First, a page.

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  • Aaditri Jha

Hunting For Harmony

According to the Wild Life Act of 1972, the hunting of animals is prohibited in India. This makes sense in the large, urban cities of our country where the concept of poaching seems to be foreign and outdated. However, research has shown that local hunting is quite popular in India. Being considered ‘recreation’ has caused this immense issue to slip through the cracks and is slowly affecting us.

India is an incredibly biodiverse country with numerous unique animals native to its land, something hunters are slowly taking away. Royal Bengal Tigers are one of the first animals that come to mind when we think of creatures that are endangered. They, along with the Asiatic lion, horned Rhinoceros, Kashmir Stag, and other such animals have been consistently hunted throughout the years for the goods they provide such as their fur and horns. Hunting, however, is not limited to affecting species that are directly targeted. The immensely interconnected ecosystem relies on all the different parts in it to function. Even a lack of predators causes an imbalance, something which could disrupt a whole community of animals.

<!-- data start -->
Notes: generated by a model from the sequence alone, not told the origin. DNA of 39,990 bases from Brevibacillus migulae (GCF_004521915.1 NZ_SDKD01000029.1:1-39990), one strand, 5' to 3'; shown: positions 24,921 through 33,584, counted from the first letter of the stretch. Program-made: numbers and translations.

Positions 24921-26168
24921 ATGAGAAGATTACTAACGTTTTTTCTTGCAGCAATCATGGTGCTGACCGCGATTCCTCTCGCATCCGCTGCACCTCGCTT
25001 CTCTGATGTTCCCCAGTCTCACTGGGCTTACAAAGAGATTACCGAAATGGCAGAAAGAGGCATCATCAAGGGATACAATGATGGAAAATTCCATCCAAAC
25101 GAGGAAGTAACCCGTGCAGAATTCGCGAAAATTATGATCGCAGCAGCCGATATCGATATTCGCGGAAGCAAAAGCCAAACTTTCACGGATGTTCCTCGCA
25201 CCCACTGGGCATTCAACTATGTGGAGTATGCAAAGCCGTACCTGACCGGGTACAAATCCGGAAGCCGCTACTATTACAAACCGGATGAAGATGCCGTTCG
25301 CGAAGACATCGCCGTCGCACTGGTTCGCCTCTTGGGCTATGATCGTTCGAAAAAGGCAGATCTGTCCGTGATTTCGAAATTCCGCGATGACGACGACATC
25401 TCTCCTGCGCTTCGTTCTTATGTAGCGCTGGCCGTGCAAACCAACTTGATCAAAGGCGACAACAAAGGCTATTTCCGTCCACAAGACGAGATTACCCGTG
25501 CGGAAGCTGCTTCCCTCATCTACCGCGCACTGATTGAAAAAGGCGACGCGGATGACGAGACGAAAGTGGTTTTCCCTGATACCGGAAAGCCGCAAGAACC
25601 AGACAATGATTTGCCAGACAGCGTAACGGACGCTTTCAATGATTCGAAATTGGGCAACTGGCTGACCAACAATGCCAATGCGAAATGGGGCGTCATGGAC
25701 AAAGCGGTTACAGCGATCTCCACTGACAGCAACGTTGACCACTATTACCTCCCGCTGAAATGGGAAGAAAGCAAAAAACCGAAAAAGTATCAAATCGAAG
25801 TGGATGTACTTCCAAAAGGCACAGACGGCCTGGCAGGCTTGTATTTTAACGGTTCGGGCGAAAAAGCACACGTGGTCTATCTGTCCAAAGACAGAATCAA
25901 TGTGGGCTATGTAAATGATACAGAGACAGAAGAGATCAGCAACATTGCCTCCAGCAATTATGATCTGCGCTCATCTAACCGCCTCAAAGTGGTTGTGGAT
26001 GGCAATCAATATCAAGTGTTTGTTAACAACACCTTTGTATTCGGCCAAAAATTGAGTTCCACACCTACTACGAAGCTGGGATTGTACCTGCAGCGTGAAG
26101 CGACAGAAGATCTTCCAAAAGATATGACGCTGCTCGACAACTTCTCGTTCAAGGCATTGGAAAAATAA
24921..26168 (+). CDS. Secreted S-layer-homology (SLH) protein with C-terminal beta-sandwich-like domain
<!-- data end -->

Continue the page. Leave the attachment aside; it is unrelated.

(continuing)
The biologically unique North-East India is covered with vast lands of forest and is home to a vast number of species. It also homes the people who kill them. All of the beauty and richness bring visitors into the area and greatly help the Indian economy. Naturally, the slow but steady degradation of the ecosystem affects the economy. It is incredibly easy to point fingers at the hunters of North-East India. However, this is not an unfixable problem. The reason that hunting is so prevalent is simply because of gaps in the knowledge of people. Adequate education is nothing that cannot be provided. Through the help of awareness, there is no doubt that the number of hunts that occur can be reduced tenfold. Nobody is perfect but everyone can improve.

There will always be opposers who argue that hunting can be done as a sport, or that it can help improve the economy of a country. All of them miss out on an important fact though, animals are not equated to just another number on a graph. They do not deserve to be killed for the small price of recreation or a sport. No living creature’s life can ever be repaid through money. Paradoxically, these people of our country, who live in it, are also the ones who are ripping its beauty apart hunt by hunt. One animal can shake an entire ecosystem and one ecosystem can shake a country.

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